Pastors who cannot offer their prayers in English will be barred from praying at public events in the Utah town of Hyrum. Town officials, who invited a local pastor to pray at a city-sponsored Independence Day event this past July 4th, have been inundated with calls to City Hall demanding their resignations. Even though the pastor’s Spanish-language prayer was simultaneously translated into English, some of the good citizens of Hyrum apparently think that God only hears us when we pray in English. Good grief!
As an Anglo, English-only speaking pastor in New Mexico, where I am in the minority, I have perhaps become more sensitive to cross-cultural issues, particularly when these issues intersect with the faith community. While the congregation I serve is predominantly white, non-Hispanic, our church has an ethnically diverse staff and membership. The community where I live, Alamogordo–home to Holloman Air Force Base and White Sands National Monument –is an ethnic melting pot, with Hispanic (Mexican), Anglo, Native American (Apache), and German residents working and living side-by-side.
As a Southern Baptist pastor in the state, I have been able to meet and get to know several of the Spanish-language pastors who serve churches throughout the Land of Enchantment. I appreciate their love for the Lord and their love for New Mexico and the United States.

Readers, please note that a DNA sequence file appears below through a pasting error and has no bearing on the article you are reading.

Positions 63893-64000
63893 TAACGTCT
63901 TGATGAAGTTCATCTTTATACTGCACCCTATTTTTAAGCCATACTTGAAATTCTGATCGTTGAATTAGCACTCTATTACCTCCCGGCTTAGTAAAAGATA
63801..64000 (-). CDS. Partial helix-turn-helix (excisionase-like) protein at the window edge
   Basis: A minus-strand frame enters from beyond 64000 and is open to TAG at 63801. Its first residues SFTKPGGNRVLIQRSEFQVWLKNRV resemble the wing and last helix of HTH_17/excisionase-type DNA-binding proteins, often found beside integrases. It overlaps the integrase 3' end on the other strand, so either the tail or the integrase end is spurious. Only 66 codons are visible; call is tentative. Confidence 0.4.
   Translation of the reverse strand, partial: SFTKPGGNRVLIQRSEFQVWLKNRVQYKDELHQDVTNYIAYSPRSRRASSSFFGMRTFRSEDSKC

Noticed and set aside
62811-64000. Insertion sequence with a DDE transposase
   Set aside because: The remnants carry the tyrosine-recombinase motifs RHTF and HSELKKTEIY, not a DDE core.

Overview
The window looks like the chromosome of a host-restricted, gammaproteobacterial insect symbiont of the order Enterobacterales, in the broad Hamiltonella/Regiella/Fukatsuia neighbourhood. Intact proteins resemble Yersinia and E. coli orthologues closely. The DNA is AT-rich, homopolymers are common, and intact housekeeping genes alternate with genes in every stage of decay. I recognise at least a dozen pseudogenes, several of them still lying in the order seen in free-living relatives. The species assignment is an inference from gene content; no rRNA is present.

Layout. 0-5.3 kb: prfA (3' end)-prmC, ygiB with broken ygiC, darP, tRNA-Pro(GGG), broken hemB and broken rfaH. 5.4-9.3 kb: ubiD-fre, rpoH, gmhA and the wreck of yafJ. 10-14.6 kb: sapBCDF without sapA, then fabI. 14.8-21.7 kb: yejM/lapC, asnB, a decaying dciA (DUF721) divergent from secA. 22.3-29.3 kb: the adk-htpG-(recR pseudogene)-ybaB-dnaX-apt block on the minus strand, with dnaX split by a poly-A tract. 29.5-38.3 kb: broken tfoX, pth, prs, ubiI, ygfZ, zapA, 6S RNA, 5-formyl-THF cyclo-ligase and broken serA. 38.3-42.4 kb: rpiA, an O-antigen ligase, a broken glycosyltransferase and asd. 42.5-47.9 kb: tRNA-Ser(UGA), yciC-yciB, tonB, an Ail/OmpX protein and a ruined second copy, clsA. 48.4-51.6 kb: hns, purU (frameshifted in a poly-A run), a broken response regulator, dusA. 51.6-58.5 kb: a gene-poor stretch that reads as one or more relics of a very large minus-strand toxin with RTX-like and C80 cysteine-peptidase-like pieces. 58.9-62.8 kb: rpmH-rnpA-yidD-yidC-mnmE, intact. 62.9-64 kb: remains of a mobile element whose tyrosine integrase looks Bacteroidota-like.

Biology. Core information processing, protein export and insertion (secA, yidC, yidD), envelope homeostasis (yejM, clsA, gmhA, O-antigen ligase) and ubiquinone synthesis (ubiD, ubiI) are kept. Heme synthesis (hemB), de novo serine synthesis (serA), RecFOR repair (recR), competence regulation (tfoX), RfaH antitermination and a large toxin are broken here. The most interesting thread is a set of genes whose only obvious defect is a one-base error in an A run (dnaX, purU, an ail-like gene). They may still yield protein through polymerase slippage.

On multiple occasions, I have attended meetings where a Spanish-language pastor was called on to offer the opening or closing prayer. Even though most in attendance spoke only English or very limited Spanish (I wish I could say my Spanish was limited, but that would be a gross exaggeration), no one was (or is) offended when the Spanish-speaking brother prays in his native language.
When I hear someone pray in a tongue other than English, I am reminded that we serve a God who is not limited to hearing our prayers in only one language. God, who is the Creator of all, will one day hear the singing of a new song:
You are worthy to take the scroll, And to open it seals; For You were slain, And have redeemed us to God by Your blood Out of every tribe and tongue and people and nation, And have made us kings and priests to our God; And we shall reign on the earth. Revelation 5:9-10
For those residents of Hyrum, Utah who were offended by a Spanish prayer and who have made it clear that English is the official prayer language of their town, I would simply remind them that God welcomes prayer in any language where He lives. And the sooner they realize this truth, the better!